VICTORIA – BC’s new government-owned pot shops will begin to pop up across the province before the end of the summer. The announcement was made today, as the government introduced a trio of bills to regulate legal cannabis in the province.
The stores will bear the name BC Cannabis Stores and have similar logos and branding to the BC Liquor Distribution Branch.
Store locations have yet to be confirmed, and Solicitor General Mike Farnworth says they will not all open at the same time, but the province has already received a lot of feedback from licensed producers.
“I think we’ve had a response from about 36 different licensed producers from different parts of the country, who want to be able to see their product in BC stores,” Farnworth said. “I am confident that we will have a significant range of product.”
The province will be the sole wholesale distributor, similar to alcohol, meaning private stores will have to buy their cannabis products from the province. Existing dispensaries will also have to apply for licenses.
“But that does not guarantee that they will, in fact, end up being a retail model,” Farnworth said.
The province is also working on an online sales model.
Three bills introduced in the legislature today also reaffirmed many promises made by then province regarding legalization, including matching Ottawa’s rules limiting possession to 30 grams and four plants in private homes. BC has also raised the purchasing age to 19 years old.
There will be a 90-day driving prohibition on drivers found under the influence, and new drivers in the graduated licensing program would be prohibited from operating a motor vehicle with any THC in their systems.
Police are also getting new tools to crack down on drivers under the influence or cannabis, however the legislation does not include new technology to detect THC. Officers will be able to analyse bodily substances and use specially trained dogs and drug recognition experts to detect impaired people.
Landlords BC applauds cannabis legislation in rental suites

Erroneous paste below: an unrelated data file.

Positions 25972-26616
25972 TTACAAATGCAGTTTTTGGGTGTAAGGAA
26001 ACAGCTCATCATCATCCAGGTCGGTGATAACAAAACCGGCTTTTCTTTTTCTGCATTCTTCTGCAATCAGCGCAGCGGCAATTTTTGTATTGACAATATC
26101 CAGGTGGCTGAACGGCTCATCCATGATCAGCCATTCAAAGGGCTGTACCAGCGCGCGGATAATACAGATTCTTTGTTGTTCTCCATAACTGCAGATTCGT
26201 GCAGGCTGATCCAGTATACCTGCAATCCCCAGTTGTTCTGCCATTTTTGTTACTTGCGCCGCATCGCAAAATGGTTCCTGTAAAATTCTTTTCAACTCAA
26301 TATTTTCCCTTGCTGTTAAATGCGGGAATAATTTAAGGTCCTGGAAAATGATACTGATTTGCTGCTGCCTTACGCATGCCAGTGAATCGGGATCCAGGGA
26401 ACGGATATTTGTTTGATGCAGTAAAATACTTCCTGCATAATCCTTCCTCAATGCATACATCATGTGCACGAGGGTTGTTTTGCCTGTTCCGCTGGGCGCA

Landlords will be able to use existing no-smoking clauses in leases to include smoking and growing marijuana plants. New rules will have to be put into new leases.
“It’s good news, what they’ve done in terms of rental housing,” BC Landlord CEO Have Hutniak said. “It’s good for owners of rental property and good for their tenants as well.”
Landlords expressed concern over how allowing smoking and growing of cannabis in rental suits could affect their property and other renters.
The organization is also pleased with the mix of private and public retailers, but Hutniak said he would like to see more methods to encourage people to smoke outside rental suites.
“We look forward to the day, like the craft beer model, where people can go and having tasting rooms. I think that will just give folks who wish to utilize cannabis on a recreational basis to go and use it there and take additional pressure off the need to consume it in rental housing,” he said, adding his group will now analyze edibles.
A number of proposed cannabis-related offences could also land in fines ranging from $2,000 to $100,000, imprisonment of three to 12 months.
BC’s legislation, if approved, is contingent on federal legislation receiving royal assent, which is something Farnworth expect to happen in June.
BC is one of the last provinces in Canada to table its recreational marijuana legislation.